It is beautiful to see Hispanic cultural references silently integrate with eastern values, eventually finding common ground through the evocative red color, found in precious velvets from Spain as well as in Chinese culture as a symbol of luck, joy, and happiness.
A number of red accents are found in Hotel Proverbs, from the fabric inside the elevators, the neon light behind the wardrobes and the details of the drawings featured in each room. Drawings originally conceived by the former creative director, adding a deep and truly individual touch to each room: just abstract shapes, vigorous brushes and intense colors at first glance, then reveal a tiny typing featuring the proverbs which inspired Goya for his paintings.
Again, Hotel Proverbs wants its guests to bring their own personal story inside its rooms and connect with it, influencing and intertwining a human’s life with interior spaces and its resulting induced experiences.
We know details make the real difference in shaping spaces and experiences. Another intriguing element shaping the cultural-hybrid design of the rooms is the grey raw concrete feature.
Next to refined textile partitions, mirrors and wood cladding on the walls, we find a small portion of the vertical surfaces purposely left unfinished. This symbolic design choice refers to a Chinese cultural value suggesting to always leave some “blank space” because you can never be 100% of your choice. This space will be used for future improvement, it will leave room for adjustments of unforeseen mistakes.
Hotel Proverbs is the perfect destination for single business travelers or couples. The hotel naturally attracts creative professionals such as designers and architects who are very sensitive to the care put in the interior concept, and many architecture students curious to visit the building and touch with a hand such a grand realization.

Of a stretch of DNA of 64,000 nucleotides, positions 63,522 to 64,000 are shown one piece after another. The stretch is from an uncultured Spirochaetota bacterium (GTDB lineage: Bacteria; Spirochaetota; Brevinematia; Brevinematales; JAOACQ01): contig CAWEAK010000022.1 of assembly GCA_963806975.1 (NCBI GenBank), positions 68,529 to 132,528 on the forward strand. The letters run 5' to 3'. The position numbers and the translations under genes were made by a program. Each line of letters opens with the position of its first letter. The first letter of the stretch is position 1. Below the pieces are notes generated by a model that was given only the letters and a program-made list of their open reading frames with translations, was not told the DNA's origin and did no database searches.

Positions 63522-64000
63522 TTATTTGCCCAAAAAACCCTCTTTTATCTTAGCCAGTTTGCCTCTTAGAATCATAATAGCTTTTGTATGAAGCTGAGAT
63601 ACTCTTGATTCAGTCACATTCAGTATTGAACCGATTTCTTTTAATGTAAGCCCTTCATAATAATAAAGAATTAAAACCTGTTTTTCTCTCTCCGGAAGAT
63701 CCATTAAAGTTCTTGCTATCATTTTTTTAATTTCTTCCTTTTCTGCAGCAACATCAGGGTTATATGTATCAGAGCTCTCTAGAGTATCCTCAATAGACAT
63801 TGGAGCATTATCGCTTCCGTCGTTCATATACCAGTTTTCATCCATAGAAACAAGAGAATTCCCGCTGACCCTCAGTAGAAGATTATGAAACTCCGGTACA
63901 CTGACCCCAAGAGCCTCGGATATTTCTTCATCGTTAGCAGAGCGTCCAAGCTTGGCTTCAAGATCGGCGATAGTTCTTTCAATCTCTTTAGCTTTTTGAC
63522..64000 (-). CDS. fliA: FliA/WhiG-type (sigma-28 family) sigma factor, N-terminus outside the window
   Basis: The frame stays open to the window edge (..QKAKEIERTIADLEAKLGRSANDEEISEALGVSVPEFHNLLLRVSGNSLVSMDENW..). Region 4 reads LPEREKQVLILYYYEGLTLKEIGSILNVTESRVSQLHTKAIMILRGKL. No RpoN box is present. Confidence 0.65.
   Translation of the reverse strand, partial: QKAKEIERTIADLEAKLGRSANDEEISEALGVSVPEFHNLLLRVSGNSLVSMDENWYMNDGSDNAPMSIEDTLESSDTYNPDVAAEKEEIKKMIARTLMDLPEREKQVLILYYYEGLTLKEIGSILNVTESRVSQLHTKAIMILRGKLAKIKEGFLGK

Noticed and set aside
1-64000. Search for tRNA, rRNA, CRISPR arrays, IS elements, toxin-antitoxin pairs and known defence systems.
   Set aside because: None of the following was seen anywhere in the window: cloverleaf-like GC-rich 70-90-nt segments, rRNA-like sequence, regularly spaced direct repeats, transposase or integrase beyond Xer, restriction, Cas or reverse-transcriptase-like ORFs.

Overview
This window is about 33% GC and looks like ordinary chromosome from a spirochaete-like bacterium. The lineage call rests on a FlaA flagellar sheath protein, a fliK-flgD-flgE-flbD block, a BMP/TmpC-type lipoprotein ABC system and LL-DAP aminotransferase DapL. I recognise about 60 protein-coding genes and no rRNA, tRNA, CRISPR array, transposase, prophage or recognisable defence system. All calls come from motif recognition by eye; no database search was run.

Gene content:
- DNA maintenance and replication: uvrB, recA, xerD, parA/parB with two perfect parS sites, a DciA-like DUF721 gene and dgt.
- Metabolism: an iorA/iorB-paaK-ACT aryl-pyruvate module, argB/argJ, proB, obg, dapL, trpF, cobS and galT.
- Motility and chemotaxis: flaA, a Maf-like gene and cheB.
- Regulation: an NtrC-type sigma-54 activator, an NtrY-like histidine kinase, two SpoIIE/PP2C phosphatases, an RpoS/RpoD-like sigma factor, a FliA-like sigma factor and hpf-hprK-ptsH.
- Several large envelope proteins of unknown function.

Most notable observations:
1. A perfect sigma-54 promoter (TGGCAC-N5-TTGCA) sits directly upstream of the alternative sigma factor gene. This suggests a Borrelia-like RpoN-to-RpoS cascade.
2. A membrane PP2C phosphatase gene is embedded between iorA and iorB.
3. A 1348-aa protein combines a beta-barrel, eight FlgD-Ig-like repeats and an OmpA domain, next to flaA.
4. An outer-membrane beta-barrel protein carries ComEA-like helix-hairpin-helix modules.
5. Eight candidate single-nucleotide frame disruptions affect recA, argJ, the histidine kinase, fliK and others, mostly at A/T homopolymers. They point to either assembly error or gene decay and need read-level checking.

In order to create a truly personal experience, the staff of Hotel Proverbs observes its guests closely. In a conversation with Spud Cheng, Customer Relations Manager, I am told some lovely anecdotes about the ever-surprising customer support provided by the hotel staff.
When writer Christina Yung spent some time in Taipei, she was in the process of writing her book “Small Shops, Big Hearts” about the magic behind family-ran shops. When Spud heard about his guest’s mission, he prepared a list of local shops for her to visit and interview to support her.
Similarly, when a Japanese couple flew to Taiwan to explore the island but with no itinerary planned yet, Spud and his team helped them to figure out the route and select the best hotels around the country, calling them up to secure the bookings and make sure that their guests would have been expected.
Located in the East District of Taipei, Hotel Proverbs stands out as a very high architecture in the area, filled with traditional buildings, tiny street shops, and food spots.
The hotel is often visited by locals attracted by its 52 seater restaurant renowned for its magnificent seafood and rare aged steak, prepared using meat from Taiwanese cows.
Locals also enjoy the hotel bar, EAST END, famous for its signature cocktails prepared by an experienced team of bartenders. The interiors of the bar are warm and dark, featuring some original metal wall claddings sourced through an auction by a European castle.
EAST END was among the top 50 bars in Asia of 2017 in the official ranking by Diageo.